Supporters of Thailand’s embattled Prime Minister Yingluck Shinawatra plan to rally in the hundreds of thousands in Bangkok, a show of force they said is aimed at those plotting the government’s ouster.
The United Front for Democracy Against Dictatorship is working with authorities to prepare security for a crowd of 500,000 people today at a site in western Bangkok, said Jatuporn Prompan, the leader of the group that’s also known as the Red Shirts. The government said 3,000 police and soldiers will be deployed to maintain order.
“This gathering will be our preparation for a big war, a battle about our beliefs and thoughts about democracy,” Jatuporn said April 3 on his Facebook page. “The gathering of Red Shirts will be calm, peaceful and without weapons.”
The rally raises the risk of a violent clash with anti-government groups that have been protesting in Bangkok since October, demanding Yingluck’s replacement with a temporary unelected government. When the Red Shirts last rallied in Bangkok in late November they were confronted by anti-government protesters, sparking violence that killed four.
“We would like to ask people for their own safety to avoid joining protests of any group and we would like to ask leaders of both groups to gather in peace and not incite people to confront each other,” the government panel charged with overseeing the current security situation said in a statement yesterday. Twenty-four people have died in the latest round of political violence.
In addition to the ongoing street protests, Yingluck faces multiple legal cases that could see her removed from office in the coming weeks, including one involving alleged graft in a rice subsidy program in which the government spent 689 billion baht ($21 billion) in the past two years to boost rural incomes.
Yingluck’s Red Shirt supporters, many from the farming heartlands of the north and northeast, say the cases against the government are part of a plot by the nation’s elite to provoke a constitutional crisis that would allow for the appointment of an unelected prime minister.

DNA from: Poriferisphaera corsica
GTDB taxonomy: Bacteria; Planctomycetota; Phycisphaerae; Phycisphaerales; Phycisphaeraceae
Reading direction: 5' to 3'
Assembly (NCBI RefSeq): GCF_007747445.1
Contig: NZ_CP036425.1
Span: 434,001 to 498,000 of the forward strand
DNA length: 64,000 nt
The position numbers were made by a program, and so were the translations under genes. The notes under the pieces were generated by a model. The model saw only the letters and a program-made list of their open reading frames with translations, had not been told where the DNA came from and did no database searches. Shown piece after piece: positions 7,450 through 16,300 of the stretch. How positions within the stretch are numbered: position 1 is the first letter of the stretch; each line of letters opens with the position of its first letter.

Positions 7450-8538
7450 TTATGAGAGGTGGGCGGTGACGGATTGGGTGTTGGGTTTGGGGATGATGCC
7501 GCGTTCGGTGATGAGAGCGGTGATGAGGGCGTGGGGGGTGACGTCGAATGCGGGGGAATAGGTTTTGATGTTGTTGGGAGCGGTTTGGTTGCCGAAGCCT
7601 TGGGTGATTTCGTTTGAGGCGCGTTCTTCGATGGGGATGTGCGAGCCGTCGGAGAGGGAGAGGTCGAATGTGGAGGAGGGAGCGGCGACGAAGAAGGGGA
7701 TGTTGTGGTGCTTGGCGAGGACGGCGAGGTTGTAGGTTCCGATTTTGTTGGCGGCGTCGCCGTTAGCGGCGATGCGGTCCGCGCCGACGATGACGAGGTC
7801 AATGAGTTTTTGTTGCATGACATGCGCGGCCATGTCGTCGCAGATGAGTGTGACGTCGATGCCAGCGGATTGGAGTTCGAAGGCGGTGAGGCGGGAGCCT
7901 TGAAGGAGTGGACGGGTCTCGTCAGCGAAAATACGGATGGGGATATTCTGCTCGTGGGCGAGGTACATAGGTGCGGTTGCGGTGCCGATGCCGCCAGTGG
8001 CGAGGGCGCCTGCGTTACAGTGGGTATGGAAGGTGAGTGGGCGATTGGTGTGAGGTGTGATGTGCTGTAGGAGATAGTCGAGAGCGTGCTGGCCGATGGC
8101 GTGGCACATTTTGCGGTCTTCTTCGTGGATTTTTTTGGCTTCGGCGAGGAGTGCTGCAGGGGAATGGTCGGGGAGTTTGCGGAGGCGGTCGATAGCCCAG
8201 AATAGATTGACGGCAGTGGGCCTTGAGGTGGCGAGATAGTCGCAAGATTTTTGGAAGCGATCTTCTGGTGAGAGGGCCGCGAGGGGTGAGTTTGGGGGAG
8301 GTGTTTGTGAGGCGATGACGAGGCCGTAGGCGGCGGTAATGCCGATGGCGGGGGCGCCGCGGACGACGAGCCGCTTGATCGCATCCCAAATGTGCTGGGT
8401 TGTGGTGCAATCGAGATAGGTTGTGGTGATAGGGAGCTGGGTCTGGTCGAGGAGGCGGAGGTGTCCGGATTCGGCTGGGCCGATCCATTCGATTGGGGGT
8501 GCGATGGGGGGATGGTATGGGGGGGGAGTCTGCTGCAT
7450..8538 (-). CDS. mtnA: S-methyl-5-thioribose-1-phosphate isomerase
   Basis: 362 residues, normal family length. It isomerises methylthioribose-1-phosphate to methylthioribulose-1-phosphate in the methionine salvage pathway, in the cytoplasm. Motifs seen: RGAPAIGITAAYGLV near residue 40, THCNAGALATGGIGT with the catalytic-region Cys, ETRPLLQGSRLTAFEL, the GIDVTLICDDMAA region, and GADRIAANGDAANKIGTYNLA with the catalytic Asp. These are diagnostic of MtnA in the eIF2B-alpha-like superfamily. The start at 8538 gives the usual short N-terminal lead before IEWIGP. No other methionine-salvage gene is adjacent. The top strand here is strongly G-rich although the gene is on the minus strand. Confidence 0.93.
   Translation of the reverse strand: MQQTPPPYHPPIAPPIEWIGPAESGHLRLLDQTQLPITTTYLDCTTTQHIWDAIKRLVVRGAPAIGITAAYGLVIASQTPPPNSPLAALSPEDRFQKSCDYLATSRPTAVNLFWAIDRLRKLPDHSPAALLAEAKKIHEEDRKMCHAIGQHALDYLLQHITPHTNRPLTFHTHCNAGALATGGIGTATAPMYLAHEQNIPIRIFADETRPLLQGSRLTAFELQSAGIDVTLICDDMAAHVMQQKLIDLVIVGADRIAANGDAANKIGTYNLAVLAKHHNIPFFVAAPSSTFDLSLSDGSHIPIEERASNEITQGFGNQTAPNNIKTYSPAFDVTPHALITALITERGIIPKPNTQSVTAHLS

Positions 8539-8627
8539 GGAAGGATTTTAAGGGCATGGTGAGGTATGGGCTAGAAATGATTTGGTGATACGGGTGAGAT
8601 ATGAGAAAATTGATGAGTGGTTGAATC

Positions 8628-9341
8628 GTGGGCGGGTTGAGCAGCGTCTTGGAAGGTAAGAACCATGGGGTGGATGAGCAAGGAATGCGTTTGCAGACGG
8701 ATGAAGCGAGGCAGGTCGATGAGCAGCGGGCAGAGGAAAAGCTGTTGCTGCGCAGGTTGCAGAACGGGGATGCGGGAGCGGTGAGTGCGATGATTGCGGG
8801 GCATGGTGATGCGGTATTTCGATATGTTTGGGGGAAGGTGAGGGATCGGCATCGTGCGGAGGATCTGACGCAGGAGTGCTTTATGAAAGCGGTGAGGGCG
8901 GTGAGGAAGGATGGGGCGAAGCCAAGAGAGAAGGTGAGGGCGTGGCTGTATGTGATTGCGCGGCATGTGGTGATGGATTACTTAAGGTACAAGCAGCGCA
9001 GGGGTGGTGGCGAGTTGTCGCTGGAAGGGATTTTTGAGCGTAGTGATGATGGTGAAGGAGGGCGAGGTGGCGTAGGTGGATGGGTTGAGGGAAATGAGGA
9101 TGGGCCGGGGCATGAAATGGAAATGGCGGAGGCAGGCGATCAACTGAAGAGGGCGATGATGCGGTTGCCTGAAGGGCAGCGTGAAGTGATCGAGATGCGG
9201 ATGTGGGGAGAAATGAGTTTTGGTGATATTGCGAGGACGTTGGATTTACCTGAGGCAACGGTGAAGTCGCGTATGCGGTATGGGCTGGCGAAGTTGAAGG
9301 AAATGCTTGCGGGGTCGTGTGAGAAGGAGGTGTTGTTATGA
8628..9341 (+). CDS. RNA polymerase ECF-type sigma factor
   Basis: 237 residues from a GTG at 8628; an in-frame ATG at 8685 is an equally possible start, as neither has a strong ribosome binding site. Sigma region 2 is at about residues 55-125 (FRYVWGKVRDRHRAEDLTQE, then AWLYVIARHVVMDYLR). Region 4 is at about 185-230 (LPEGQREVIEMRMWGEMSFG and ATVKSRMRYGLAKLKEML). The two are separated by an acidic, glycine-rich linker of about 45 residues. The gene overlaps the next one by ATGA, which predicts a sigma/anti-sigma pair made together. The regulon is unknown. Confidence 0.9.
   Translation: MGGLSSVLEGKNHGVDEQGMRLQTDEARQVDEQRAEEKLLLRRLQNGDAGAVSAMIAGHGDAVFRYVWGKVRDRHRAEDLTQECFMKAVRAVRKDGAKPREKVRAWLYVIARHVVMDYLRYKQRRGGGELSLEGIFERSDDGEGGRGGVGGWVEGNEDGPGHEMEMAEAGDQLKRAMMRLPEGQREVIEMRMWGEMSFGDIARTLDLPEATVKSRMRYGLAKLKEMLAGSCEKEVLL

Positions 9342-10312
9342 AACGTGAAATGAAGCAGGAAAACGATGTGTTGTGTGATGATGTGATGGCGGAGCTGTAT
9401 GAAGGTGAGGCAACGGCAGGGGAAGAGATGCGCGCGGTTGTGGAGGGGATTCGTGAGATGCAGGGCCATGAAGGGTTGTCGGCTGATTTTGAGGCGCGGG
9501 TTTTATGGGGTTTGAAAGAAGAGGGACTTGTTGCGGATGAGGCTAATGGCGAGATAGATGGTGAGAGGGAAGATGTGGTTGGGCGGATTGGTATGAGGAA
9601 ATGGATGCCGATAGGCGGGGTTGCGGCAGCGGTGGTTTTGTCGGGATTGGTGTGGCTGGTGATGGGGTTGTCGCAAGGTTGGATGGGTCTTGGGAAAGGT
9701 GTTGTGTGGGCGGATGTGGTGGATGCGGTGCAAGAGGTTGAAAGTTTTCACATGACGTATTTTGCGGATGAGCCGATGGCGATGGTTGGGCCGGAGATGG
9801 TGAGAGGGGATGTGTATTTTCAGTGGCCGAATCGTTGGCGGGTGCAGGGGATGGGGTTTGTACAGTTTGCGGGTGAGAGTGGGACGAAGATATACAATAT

They accuse the courts of bias and double standards, pointing to the case of Suthep Thaugsuban, the leader of the current anti-government protests, who faces murder charges for allowing the military when he was deputy prime minister to use live ammunition to clear the streets of protesting Red Shirts. Suthep has repeatedly delayed his court appearances.
Suthep’s protesters accuse Yingluck of being a puppet of her brother Thaksin Shinawatra, the former prime minister who was ousted in a 2006 coup and lives abroad to avoid jail for a corruption conviction he says was politically motivated. They say no elections can be held until an appointed government reforms the political system to rid it of what they say is Thaksin’s corrupting influence.
Thaksin or his allies have won every national election held since 2001. A Feb. 2 ballot that was boycotted by the main opposition party was nullified by a court last month on the grounds that voting didn’t take place on a single day, something that wasn’t possible in some areas due to blockades by Suthep’s protesters.
“The situation in Thailand is coming to another crescendo as the judiciary and so-called independent institutions make a concerted effort to defeat Yingluck and her government prior to any rescheduled elections,” said Kevin Hewison, director of the Asia Research Centre at Murdoch University in Perth. “A really big Red Shirt demonstration may cause some of the conservative and royalist factions to pause and reflect on the ramifications of their actions.”